• Thus China’s GDP will start declining.
  • But India faces no such demographic crunches.
  • If we pour more money in  vocational skill training, then we’ll have a young, productive and growing labour force = higher GDP in future.

Food for thought

  • It is said that in the coming years, China will replace US as the world super power. However last major power transition from Britain to the US (After World War II) helped India achieve independence.
  • So let’s consider for a moment, what will happen to India, If and when there is power transition from US to China

China as World’s Superpower

  • After the death of the Dalai Lama, China could pressure for India to shut down all Tibetan political activity in India and to force the Tibetan government-in-exile into further exile outside India.
  • Tibetan refugees in India would be asked to take Indian citizenship or to leave India.
  • Unlike the 1962 war, a future military clash may not be restricted to land warfare at the border — instead, we may see a more dispersed set of strikes with precision weapons that disable Indian capabilities as well as cyber attacks.
  • China would also be likely to bring to bear financial pressure on India, using economic warfare levers via high levels of investment and trade.
  • China could armtwist/buy the Politically and Financially weak regimes surrounding India (Bhutan, Myanmar, Bangladesh, Nepal)  and build permanent military bases there. Just like US did in Middle East and Central Asia.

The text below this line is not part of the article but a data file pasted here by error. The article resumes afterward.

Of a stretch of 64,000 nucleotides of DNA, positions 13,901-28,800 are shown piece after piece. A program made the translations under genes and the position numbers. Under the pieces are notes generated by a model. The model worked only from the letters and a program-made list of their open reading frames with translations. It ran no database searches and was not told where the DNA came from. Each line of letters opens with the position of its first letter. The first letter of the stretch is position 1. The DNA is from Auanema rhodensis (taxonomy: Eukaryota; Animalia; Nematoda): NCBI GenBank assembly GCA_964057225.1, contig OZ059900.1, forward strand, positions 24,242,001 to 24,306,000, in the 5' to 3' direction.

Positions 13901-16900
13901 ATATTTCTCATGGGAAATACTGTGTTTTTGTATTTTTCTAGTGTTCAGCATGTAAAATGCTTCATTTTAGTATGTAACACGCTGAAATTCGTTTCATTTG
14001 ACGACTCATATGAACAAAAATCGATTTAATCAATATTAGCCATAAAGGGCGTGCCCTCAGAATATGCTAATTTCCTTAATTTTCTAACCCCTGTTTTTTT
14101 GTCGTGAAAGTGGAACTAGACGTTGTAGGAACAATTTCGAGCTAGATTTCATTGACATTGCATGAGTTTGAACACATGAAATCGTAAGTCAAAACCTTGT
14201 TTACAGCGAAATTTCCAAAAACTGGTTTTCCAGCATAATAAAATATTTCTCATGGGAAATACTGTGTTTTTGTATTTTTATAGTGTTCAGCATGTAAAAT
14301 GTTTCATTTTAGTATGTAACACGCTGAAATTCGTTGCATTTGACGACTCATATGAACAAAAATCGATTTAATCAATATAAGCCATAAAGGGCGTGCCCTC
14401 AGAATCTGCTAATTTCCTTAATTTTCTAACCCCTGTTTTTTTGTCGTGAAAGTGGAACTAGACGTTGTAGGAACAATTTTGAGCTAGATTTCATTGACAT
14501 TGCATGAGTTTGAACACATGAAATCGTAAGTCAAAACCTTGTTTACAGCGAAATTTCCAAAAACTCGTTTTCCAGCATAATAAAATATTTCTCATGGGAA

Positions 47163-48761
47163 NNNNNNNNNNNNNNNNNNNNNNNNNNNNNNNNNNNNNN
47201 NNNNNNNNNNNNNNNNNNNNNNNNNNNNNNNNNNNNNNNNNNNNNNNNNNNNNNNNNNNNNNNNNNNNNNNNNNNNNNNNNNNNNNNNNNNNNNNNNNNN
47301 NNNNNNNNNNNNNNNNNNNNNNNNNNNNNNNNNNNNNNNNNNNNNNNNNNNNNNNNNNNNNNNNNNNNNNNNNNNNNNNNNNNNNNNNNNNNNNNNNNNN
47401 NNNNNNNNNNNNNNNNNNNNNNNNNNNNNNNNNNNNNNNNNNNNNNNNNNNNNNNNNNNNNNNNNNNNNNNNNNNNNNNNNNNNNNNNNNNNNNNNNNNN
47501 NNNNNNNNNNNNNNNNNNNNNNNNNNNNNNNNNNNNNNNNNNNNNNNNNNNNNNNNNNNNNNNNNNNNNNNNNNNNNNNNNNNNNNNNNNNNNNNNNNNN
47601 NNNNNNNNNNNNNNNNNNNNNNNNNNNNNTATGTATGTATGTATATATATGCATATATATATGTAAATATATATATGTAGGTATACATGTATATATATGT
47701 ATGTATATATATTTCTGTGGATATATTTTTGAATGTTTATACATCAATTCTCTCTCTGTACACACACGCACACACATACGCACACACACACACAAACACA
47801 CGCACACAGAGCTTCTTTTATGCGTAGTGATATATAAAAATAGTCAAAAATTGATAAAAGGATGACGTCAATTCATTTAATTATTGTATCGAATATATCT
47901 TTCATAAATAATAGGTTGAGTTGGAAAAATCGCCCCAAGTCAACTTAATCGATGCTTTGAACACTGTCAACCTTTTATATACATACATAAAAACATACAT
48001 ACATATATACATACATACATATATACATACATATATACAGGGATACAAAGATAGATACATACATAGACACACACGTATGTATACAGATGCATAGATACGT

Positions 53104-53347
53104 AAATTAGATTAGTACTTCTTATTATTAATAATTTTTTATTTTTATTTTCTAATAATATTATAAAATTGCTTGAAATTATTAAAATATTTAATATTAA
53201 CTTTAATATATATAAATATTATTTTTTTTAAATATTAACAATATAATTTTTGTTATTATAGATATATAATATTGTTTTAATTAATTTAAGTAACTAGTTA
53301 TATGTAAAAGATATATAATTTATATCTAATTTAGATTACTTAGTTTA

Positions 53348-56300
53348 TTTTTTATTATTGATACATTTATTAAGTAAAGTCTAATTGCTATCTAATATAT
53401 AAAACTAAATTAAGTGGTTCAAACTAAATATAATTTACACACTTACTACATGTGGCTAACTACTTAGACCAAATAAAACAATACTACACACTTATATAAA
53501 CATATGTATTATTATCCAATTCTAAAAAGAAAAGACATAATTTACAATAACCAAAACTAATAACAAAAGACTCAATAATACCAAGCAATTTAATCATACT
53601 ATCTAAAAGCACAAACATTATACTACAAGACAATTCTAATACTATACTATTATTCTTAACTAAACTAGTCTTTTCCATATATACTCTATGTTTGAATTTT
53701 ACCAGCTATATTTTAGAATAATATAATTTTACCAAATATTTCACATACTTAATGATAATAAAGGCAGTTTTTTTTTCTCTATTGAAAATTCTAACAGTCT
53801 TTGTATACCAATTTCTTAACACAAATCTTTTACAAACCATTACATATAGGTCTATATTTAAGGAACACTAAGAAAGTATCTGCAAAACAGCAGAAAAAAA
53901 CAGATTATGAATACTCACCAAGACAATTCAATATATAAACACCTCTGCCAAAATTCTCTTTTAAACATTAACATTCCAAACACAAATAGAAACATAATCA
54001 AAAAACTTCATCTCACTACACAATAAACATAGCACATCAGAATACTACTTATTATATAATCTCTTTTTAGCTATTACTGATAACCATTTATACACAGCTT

• Similarly, China could soon enjoy a permanent and relatively inexpensive naval presence in the Indian Ocean via naval bases in Sri Lanka, Pakistan, Maldives etc.
  • And then, China might end up controlling Tawang, which Chinese officials currently refer to as part of “south Tibet” (along with the rest of Arunachal Pradesh)
  • If in future, another 26/11 terror attack happens in india, and India decides to launch military strike against Pakistan, then China would be in a position to pressure India into an unfavourable settlement or ceasefire.
  • China would then silence Indian free speech on internet and in international platforms (UN etc), via combination of diplomatic and economic pressure, and Chinese cyber Attacks.
  • Ultimately, it might result in a kind of “Finlandisation” of India, according to which Indian leaders would make regular pilgrimages (visits) to China to “co-ordinate” and seek approval of Chinese leaders, on all major international questions even at the cost of Indian national interests.
Well then Good grief, China is not the world power! But then the question is: